Children of Undocumented Mexicans Retrace Parents' Steps in Reverse
They know the skyscrapers of Manhattan better than this small village in rural Mexico, but these 18 children are here to meet their extended families and learn about the world their parents left behind.
Born in the United States, they have made the trip without their parents, who remain undocumented immigrants and -- unlike their US citizen children -- cannot travel back to Mexico for fear of being detained and deported by American border authorities.
But the children wanted to meet their grandparents and other relatives for the first time back in their parents' native Teopantlan, a remote village of modest brick houses tucked into the hills of central Mexico.
"My little niece, the four-year-old, keeps talking to me in English. But I don't speak a word of it," said 57-year-old Maria with a smile after meeting her four nieces.
The trip was organized by charitable organizations, which got the parents' permission to take their children out of the country.
After a long and winding trip from the Mexico City airport, some 120 kilometers (75 miles) away, the kids got out of their mini-bus in Teopantlan's central square.
Beneath a canopy of colorful balloons, excited Mexican-American children met their equally excited Mexican relatives, who were waiting for them with flowers and gifts.
"I had seen pictures of them, but it's nothing like seeing them in real life," said a beaming Mauro Ramirez, 60.
"I'm so emotional I want to cry," he told AFP.
After the initial embraces, though, the communication problems set in for many.
Some of the older villagers only spoke the indigenous Nahuatl language, while some of the children only spoke English.
The lapsed years also suddenly made themselves painfully apparent.
One grandfather wearing a giant sombrero brought his 15-year-old grandson -- a nearly grown adult -- a giant children's stuffed animal. They proceeded to sit down together, side by side, in silence.
- 'Mexican there, American here' -Teopantlan, a corn- and sugar cane-farming community, has long been a village of emigrants.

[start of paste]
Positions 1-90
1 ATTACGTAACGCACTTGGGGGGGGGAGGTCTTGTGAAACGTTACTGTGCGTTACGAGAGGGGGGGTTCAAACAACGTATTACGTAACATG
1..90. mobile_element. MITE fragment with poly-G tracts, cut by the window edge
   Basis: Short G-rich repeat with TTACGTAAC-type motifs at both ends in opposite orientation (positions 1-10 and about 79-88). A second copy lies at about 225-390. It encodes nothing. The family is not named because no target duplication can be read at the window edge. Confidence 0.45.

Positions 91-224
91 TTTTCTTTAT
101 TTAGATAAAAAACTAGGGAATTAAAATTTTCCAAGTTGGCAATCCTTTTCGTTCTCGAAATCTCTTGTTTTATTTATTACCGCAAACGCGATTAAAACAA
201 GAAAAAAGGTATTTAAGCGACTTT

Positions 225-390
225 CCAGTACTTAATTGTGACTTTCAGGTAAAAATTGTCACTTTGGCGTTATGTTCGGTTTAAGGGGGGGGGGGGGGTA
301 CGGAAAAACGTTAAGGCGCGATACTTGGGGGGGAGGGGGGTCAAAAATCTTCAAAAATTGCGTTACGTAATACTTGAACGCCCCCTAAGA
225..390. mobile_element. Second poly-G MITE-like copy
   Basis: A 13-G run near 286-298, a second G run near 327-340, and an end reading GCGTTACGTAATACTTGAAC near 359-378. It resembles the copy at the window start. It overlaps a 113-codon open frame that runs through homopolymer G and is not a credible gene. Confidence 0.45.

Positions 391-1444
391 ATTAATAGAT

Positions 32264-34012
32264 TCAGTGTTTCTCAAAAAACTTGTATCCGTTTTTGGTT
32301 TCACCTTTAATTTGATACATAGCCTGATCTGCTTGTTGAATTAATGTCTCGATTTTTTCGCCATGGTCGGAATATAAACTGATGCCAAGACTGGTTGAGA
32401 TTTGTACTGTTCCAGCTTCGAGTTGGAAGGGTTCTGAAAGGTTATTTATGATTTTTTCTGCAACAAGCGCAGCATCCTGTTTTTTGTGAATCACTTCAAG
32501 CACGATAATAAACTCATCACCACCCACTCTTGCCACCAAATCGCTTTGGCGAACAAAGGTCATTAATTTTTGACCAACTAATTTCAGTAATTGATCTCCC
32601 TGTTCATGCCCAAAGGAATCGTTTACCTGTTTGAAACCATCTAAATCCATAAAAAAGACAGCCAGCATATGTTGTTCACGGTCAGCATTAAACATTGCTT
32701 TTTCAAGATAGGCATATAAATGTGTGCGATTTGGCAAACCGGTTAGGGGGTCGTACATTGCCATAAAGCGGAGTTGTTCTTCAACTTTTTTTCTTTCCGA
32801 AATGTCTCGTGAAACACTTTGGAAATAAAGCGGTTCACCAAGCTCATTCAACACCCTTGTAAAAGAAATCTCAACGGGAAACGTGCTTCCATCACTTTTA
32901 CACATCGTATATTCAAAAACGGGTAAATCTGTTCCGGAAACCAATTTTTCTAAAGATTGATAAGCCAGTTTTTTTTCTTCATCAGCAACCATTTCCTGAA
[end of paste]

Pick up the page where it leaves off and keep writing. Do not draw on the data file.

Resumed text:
"Around 40 percent of our young people emigrate, because there are no jobs here," said the mayor, Esteban Ramirez Rosales.
He estimates about 2,000 villagers have left over the years, mainly for New York, where they have their own enclave in the borough of Queens.
This is the first time anyone has organized a reunion.
"It's a symbolic event reuniting families in their native community, rather than in the United States," said Francisco Romero, one of the organizers.
"It gives families an alternative in the current climate of irrational immigration policy in both the United States and Mexico," he said.
The children's parents joined in as best they could from afar.
"Sometimes the kids don't believe us when we tell them about where we come from. They don't realize all they have," one mother told AFP from New York by telephone.
The woman, who asked not to be named because of her migration status, had sent her three daughters on the trip.
One group of young New Yorkers were thrilled to see their first live turkey, which their grandmother wanted to teach them to feed.
"I'd like to teach them how to weave and wash clothes by hand, too," said the 60-year-old woman, Tanassia.
"It's so quiet here. You don't even hear any cars. I'd like to come with my parents next time," said 14-year-old Vanessa.
She neatly summed up the difficulties of growing up in a family that straddles the border.
"I feel Mexican there and American here."
- Overcoming the distance -Vanessa said US President Donald Trump's arrival in the White House had made her very anxious for parents and other undocumented immigrants -- there are more than 11 million in the United States, according to the Pew Research Center.
She now dreams of helping get papers for her mother and father, a restaurant worker.
Like the other children on the trip, the teenage Beyonce fan is learning the region's traditional dance, the "danza de las moras" (blackberry dance).
They performed it for their families -- their way of showing they are carrying on the local culture.
"This dance binds us together, despite the distance," said Mauro Ramirez.